Alfonso Soriano has all the makings of an exciting baseball player to watch. He's long, lean and full of mean. His lanky body is quick enough to steal bases and cover a lot of ground in the field while still having the ability to swing a massive bat with enough speed and ferocity to hit the ball a mile on a consistent basis. This is why he's been paid money hand over fist to play baseball over the past 15 years. You can't look at the guy without thinking that his natural abilities will make him a game changer on the field.
The Yankees were convinced that even a 37-year-old Alfonso Soriano was capable of all this when they reacquired him at the end of July. Surprisingly, he has worked out quite well so far. Since the acquisition he's mashed 15 home runs, put up an OPS+ of 125, powered his way to a .288 ISO, and found a way to steal seven bases along the way. Even the most optimistic Yankee fan was probably not expecting this type of production and the Yankees have needed every bit of it to stay alive in the wild card race. Soriano's creating his own legend of the liquid sword with the way he has wielded the bat during his resurrection in The Bronx.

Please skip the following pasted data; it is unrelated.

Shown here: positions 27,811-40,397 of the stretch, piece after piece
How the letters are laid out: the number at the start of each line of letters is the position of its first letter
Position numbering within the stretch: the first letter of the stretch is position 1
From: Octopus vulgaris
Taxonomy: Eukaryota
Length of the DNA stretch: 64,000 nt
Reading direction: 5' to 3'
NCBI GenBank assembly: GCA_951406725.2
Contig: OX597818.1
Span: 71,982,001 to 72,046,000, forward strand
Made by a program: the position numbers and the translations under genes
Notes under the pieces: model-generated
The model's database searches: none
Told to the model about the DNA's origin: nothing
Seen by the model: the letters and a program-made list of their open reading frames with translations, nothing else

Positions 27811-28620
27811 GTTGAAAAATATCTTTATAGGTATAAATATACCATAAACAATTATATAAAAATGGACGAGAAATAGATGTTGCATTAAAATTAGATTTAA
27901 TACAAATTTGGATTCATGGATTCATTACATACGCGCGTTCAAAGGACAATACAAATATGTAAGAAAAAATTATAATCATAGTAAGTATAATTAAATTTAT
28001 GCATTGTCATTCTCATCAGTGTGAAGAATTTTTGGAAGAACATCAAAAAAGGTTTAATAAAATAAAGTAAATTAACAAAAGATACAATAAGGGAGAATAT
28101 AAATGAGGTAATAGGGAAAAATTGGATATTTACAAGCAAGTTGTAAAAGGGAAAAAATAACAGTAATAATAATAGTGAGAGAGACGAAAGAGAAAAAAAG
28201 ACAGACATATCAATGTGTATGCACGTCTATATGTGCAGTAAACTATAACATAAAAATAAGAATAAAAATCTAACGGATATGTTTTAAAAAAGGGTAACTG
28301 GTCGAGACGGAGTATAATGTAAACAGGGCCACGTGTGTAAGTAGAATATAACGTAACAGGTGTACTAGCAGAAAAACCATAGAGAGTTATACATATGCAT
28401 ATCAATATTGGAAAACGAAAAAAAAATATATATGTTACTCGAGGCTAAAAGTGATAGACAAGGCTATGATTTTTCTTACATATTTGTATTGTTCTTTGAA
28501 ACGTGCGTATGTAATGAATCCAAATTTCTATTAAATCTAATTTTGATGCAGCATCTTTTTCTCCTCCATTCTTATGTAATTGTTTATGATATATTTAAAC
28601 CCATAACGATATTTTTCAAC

Now for the bad news. This can't possibly last. Since donning the pinstripes again, Soriano has been striking out at the highest rate of his career, he's keeping the ball on the ground at the highest rate of his career and he's also putting the ball in play at the lowest rate of his career. This normally would indicate that a player is probably not seeing the ball well at all or making good contact. However, the key to his production so far is his astronomic home run rate. Since the trade, about 23% of fly balls hit by Soriano are leaving the park. That's about two times the rate he has maintained throughout his career. Even if you factor in that he's playing in Yankee Stadium now, as a 37-year-old player, he's due to regress to the mean in a major way and since he has relied pretty much solely on home runs to produce thus far, his overall production will also regress accordingly. But hey, at least he'll be around next year too.
All data used above were obtained from baseball reference on 9/11/2013.